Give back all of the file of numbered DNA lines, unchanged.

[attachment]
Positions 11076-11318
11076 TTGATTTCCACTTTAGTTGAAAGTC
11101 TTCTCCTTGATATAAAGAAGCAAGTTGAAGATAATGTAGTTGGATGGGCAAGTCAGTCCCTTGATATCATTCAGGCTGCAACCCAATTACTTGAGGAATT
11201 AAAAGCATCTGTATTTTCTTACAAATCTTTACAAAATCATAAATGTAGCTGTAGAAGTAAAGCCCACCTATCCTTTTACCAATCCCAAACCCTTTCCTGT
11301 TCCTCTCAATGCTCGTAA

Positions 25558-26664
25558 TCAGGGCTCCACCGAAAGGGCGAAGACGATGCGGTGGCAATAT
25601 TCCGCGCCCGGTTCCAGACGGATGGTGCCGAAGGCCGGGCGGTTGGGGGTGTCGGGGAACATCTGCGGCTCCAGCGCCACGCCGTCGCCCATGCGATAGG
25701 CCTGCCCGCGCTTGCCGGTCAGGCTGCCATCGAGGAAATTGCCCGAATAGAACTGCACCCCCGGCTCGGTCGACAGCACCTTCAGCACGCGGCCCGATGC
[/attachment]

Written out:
Positions 11076-11318
11076 TTGATTTCCACTTTAGTTGAAAGTC
11101 TTCTCCTTGATATAAAGAAGCAAGTTGAAGATAATGTAGTTGGATGGGCAAGTCAGTCCCTTGATATCATTCAGGCTGCAACCCAATTACTTGAGGAATT
11201 AAAAGCATCTGTATTTTCTTACAAATCTTTACAAAATCATAAATGTAGCTGTAGAAGTAAAGCCCACCTATCCTTTTACCAATCCCAAACCCTTTCCTGT
11301 TCCTCTCAATGCTCGTAA

Positions 25558-26664
25558 TCAGGGCTCCACCGAAAGGGCGAAGACGATGCGGTGGCAATAT
25601 TCCGCGCCCGGTTCCAGACGGATGGTGCCGAAGGCCGGGCGGTTGGGGGTGTCGGGGAACATCTGCGGCTCCAGCGCCACGCCGTCGCCCATGCGATAGG
25701 CCTGCCCGCGCTTGCCGGTCAGGCTGCCATCGAGGAAATTGCCCGAATAGAACTGCACCCCCGGCTCGGTCGACAGCACCTTCAGCACGCGGCCCGATGC